Image effects like drop shadow could be added in CSS to an element using filter() function. We will check drop-shadow in filter function to see how we can use it to add interesting effects to an image and how it compares to the box shadow property.
The drop shadow() function syntax
Firstly we will take a look at its syntax:
drop-shadow(<em>offset-x</em> <em>offset-y</em> <em>blur-radius</em> <em>spread-radius</em> <em>color</em>); An example: /* Reddish shadow with 1rem blur and .3rem spread */ /* WARNING: not generally supported by browsers */ drop-shadow(.5rem .5rem 1rem .3rem #e23)
As we see it is very much the same as the box shadow property:
/* offset-x | offset-y | blur-radius | spread-radius | color */ box-shadow: 2px 2px 2px 1px rgba(0, 0, 0, 0.2);
Common thing is spread radius is not supported by most browsers. So if used will not have any effect.
The drop shadow() and box shadow different effects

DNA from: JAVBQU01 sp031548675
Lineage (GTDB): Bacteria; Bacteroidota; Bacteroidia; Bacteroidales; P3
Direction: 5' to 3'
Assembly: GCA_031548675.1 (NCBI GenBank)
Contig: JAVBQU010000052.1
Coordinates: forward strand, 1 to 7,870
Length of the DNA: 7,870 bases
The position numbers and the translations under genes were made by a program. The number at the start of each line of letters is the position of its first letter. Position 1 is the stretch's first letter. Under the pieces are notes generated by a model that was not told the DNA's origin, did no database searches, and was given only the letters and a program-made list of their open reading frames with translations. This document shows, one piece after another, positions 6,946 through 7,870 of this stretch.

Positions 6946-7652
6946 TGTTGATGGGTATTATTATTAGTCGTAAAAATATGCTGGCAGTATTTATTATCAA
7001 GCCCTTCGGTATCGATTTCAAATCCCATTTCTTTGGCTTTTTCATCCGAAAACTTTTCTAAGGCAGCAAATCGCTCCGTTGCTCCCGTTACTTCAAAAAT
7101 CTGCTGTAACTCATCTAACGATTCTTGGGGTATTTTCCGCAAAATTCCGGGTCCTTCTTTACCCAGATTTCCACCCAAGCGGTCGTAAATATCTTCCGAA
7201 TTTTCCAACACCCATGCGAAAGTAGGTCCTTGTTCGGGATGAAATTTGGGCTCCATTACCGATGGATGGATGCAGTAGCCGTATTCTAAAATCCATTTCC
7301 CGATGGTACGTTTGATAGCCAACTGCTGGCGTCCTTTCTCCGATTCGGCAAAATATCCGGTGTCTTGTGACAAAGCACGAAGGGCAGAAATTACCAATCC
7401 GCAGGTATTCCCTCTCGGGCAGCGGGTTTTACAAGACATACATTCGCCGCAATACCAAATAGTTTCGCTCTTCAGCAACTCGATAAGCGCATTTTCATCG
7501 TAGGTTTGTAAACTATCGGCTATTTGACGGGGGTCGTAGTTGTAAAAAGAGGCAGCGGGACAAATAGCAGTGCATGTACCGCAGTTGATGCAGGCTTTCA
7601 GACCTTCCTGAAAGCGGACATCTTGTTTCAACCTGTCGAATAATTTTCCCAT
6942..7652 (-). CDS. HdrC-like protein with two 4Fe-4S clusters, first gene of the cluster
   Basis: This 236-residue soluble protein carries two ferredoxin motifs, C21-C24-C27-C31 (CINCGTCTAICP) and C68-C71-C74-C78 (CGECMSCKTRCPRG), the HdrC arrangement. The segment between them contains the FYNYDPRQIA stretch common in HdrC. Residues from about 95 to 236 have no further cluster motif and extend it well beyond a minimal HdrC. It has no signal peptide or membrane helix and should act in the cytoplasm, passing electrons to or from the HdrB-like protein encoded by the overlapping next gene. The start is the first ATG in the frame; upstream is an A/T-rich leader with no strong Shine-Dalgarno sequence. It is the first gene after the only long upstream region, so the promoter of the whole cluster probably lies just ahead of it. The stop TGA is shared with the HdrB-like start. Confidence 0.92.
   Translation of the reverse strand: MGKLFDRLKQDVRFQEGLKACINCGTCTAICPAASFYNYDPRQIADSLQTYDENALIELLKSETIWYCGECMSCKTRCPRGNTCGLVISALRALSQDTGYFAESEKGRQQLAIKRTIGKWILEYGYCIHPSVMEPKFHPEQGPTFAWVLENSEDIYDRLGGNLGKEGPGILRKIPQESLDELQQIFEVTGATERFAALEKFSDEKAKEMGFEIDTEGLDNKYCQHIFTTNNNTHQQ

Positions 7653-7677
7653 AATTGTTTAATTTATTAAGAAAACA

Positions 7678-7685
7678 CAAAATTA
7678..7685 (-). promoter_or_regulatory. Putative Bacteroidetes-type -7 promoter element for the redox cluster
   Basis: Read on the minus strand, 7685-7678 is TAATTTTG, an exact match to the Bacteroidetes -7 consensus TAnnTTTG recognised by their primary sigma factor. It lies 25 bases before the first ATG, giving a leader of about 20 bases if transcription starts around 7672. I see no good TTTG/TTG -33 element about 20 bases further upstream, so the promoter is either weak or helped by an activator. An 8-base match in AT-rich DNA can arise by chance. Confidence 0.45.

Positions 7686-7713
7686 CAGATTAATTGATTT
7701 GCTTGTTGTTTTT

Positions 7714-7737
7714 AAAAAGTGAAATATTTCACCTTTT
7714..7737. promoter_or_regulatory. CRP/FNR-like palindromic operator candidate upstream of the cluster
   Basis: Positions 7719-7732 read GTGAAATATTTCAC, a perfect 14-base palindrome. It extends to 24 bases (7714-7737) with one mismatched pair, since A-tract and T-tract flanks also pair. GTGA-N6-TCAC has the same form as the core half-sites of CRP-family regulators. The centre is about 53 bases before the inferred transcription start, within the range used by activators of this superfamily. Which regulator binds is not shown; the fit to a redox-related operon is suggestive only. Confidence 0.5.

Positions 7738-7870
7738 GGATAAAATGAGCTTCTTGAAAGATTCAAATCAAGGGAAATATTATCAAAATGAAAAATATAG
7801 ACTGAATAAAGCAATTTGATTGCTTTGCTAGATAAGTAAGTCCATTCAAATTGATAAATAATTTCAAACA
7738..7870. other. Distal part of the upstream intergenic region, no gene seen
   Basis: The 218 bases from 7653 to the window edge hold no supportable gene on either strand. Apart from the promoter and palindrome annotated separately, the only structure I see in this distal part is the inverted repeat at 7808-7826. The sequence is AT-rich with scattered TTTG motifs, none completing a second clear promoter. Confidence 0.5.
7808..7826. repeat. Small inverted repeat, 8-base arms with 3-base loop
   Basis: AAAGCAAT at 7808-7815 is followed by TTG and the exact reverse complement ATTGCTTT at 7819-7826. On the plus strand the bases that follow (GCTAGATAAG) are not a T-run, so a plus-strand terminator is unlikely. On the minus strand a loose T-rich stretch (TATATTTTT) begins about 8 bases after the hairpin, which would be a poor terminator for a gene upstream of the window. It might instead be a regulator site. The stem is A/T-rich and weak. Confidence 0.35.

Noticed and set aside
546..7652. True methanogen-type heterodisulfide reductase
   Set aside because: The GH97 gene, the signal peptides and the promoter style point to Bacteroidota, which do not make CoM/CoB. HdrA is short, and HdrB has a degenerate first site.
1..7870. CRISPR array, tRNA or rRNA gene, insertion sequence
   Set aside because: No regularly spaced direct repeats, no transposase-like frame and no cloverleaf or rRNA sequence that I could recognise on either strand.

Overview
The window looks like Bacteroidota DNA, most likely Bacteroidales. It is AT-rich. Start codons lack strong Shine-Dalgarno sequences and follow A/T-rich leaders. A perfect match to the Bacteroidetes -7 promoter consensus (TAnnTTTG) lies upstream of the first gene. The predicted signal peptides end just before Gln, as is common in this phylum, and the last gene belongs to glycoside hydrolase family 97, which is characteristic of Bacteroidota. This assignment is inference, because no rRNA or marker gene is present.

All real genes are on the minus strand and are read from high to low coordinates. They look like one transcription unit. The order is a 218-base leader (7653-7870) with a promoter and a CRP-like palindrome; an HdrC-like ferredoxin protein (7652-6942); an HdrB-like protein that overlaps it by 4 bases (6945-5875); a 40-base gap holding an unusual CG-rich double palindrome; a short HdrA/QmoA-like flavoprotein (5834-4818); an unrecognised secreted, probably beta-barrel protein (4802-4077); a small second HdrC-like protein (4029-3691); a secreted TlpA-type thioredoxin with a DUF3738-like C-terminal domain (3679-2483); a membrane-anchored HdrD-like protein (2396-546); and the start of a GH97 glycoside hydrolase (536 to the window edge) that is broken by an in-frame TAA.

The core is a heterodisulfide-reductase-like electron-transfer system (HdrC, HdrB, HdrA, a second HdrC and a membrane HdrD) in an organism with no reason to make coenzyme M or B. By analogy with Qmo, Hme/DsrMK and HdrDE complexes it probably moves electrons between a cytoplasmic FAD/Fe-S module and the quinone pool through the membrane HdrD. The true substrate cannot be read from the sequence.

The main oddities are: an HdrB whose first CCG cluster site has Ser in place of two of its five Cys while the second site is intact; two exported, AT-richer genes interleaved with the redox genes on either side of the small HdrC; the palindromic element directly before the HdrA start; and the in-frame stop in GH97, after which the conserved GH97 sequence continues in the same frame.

We will use the same example of both effects to see the difference here. Therefore we start with the drop shadow() function in this pen:
Basically the drop shadow has added the shadow similar to the shape of the image. Whatever the shape , it follows it along. It does not care about the container box which is always rectangular by default.
The box shadow example
Generally the main difference is about the box. The box shadow property follows the box itself to create the shape of the shadow. Therefore it does not really care about the image shape.Do if you make the box round with border radius it will follow a circle then.
As a result it is up to our decision of which one is more suitable in our cases. They both do really the same job but in a different ways.
Also drop–shadow filters have the advantage of hardware acceleration if the browser vendor supports it while box–shadow does not have access to that code. The drop–shadow filter also will tend to render faster